The science of Neurology clearly brings out the existence of neurons, their networking and the feeling of pain among the animals. Thus from this angle, these other creatures are not different from man. Non- expression of pain in some cases of animals is no justification for their killing. On the other hand, even the life of man starts from a single cell that also does not have any neuron. But that cell develops into human beings that sense pain and pleasure. Therefore, it will be incorrect to think that living organism which do not have nerve cells do not experience the feeling of pain or hurt.

Science of Environment also enjoins that one should be acutely conscious of life in other animals, plants, other components of nature and microbes. Further there is strong factor of interdependence between living organism as well as the abiotic part of the environment. The damaged caused to the environment leading to denudation of forests, global warming, drying up of glaciers, rivers, lakes and other water resources and pollution of air, water and land has already caused catastrophic effects on the existence of life on Earth.

Amazingly, the first formal and detailed declaration on environmental protection covering air, earth, water, fire, vegetation and other increasingly higher forms of life reaching up to the level of man, was made by Mahāvīra in his first set of discourses delivered more than 2550 years ago and embodied in Ācārānga sutra. There are seven sections in the first chapter of Ācārānga Sutra dealing with the subject of environment only. Mahāvīra strongly pleads for recognition of life in air, earth, water, vegetation etc. and desires that one should be careful not to damage it. To give a flavour of what he said, it may be apposite to quote aphorisms 113 to 117 of Ācārānga Sutra as under:

 

“Comparison of plant life with Human life - 113

(a)

This (i.e. human being) is born;

this (i.e. plant) too is born.

(b)

This grows;

this too grows

(c)

This possesses consciousness;

this too possesses consciousness

(d)

On being cut this becomes sad;

this too becomes sad (i.e. withers) on being cut.

(e)

This takes nourishment;

this too takes nourishment.

(f)

This is mortal;

this too is mortal.

(g)

This not eternal;

this too is not eternal.

(h)

There is metabolism (anabolism;

there is metabolism in this too and catabolism) in this (i.e. building up of new cells and decaying of old cells);

(i)

This undergoes various transfor mations (such as ageing etc.)

this too undergoes various transformations (such as ageing etc.)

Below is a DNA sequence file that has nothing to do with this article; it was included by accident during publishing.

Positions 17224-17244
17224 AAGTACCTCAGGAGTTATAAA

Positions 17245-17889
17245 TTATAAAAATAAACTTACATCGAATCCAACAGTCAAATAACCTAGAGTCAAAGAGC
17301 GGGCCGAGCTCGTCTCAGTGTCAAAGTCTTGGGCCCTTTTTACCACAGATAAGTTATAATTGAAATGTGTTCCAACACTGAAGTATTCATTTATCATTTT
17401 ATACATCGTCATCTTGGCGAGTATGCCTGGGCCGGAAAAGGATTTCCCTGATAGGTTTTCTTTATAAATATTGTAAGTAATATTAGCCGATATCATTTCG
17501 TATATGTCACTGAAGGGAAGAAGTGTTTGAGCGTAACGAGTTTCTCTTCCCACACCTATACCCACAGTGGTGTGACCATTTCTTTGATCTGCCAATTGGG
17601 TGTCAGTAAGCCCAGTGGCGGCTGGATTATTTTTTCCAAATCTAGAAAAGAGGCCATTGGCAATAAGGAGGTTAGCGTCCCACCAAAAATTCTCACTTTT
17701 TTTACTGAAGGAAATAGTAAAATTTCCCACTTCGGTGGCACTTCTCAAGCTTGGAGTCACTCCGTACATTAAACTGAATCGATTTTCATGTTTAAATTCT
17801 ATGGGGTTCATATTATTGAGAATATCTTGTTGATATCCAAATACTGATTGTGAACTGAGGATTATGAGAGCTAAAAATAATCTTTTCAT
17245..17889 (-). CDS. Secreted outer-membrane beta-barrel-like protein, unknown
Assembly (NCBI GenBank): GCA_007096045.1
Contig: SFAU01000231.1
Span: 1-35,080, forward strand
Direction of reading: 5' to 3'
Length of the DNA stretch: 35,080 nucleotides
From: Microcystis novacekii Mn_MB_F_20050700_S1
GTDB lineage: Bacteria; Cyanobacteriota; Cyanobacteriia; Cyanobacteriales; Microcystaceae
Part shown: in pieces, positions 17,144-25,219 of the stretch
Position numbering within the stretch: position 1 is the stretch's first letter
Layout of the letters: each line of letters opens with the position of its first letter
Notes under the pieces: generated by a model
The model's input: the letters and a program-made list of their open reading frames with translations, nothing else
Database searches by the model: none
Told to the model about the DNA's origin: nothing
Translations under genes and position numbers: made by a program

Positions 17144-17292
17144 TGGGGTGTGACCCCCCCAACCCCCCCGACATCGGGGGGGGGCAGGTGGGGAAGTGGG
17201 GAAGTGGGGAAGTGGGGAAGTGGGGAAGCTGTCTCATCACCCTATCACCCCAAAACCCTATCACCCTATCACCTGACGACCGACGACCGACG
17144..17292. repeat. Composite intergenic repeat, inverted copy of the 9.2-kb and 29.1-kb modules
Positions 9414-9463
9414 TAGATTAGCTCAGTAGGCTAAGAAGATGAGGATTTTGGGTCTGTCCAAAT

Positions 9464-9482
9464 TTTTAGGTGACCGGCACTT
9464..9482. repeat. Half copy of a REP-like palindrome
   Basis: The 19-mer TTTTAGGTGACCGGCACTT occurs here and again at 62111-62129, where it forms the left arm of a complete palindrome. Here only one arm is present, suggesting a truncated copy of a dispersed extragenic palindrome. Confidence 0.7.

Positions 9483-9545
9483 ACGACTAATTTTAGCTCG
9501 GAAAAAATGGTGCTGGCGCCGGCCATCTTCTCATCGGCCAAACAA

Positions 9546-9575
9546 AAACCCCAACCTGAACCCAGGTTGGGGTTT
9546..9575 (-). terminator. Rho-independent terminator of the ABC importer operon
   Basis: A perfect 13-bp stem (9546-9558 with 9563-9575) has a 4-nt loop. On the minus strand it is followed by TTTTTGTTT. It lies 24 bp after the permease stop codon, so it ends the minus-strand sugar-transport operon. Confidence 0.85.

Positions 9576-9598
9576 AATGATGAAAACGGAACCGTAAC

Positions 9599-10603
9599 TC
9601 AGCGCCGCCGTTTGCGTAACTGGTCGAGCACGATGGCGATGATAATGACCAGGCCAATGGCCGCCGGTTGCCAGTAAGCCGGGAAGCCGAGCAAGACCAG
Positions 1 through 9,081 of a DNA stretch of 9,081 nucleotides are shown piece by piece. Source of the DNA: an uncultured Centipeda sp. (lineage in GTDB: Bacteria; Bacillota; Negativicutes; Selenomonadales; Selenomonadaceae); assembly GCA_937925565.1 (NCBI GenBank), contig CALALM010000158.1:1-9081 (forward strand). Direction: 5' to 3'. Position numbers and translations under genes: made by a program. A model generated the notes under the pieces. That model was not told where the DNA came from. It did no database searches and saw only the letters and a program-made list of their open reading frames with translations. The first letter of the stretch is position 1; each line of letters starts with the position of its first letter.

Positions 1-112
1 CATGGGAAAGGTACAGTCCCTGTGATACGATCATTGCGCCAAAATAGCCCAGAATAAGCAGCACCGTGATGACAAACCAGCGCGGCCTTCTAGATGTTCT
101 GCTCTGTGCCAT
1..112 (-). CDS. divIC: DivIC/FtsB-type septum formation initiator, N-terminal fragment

He who uses a weapon on the beings of vegetable body has neither comprehended nor forsworn actions (causing violence to the beings of vegetable body and other beings residing in the vegetable). 114.

(On the contrary) he, who does not use any weapon on the beings of vegetable body, has comprehended and forsworn actions (causing violence to the beings of vegetable body, and other beings residing in it).115

Having discerned this, a sage should neither use weapon-causing violence to the beings of vegetable body, nor cause others to use it, nor approve of others using it. 116

He who discerns (i.e. comprehends and forswears) the actions that cause violence to the beings of vegetable - body, can be regarded as a (true) ascetic (for a true ascetic is he) who has discerningly forsworn actions”. 117

Modern science discovered life or consciousness in plants life only about a hundred years ago, whereas Mahāvīra, without the aid of scientific instruments, could discern life in plants more than 2550 years ago. His teaching, if followed, will go long way in preserving the environment.

Ahiṅsā is also necessary for practical reasons. As mentioned earlier violence begets violence. Besides, violence does not solve problems in the long run. Further all life is bound together by mutual support and interdependence. (Parasparopagraho Jivānam)

 

3.0 Application of Ahiṅsā

We may now consider the application of Ahiṅsā in day today life of common man.

As already stated, normal life at individual, social, national and international level is rife with violence ranging from pretty one to horrendous levels. For the sake of mutual safety and comfort, social amity and international peace, action of various types, at different levels, may be necessary.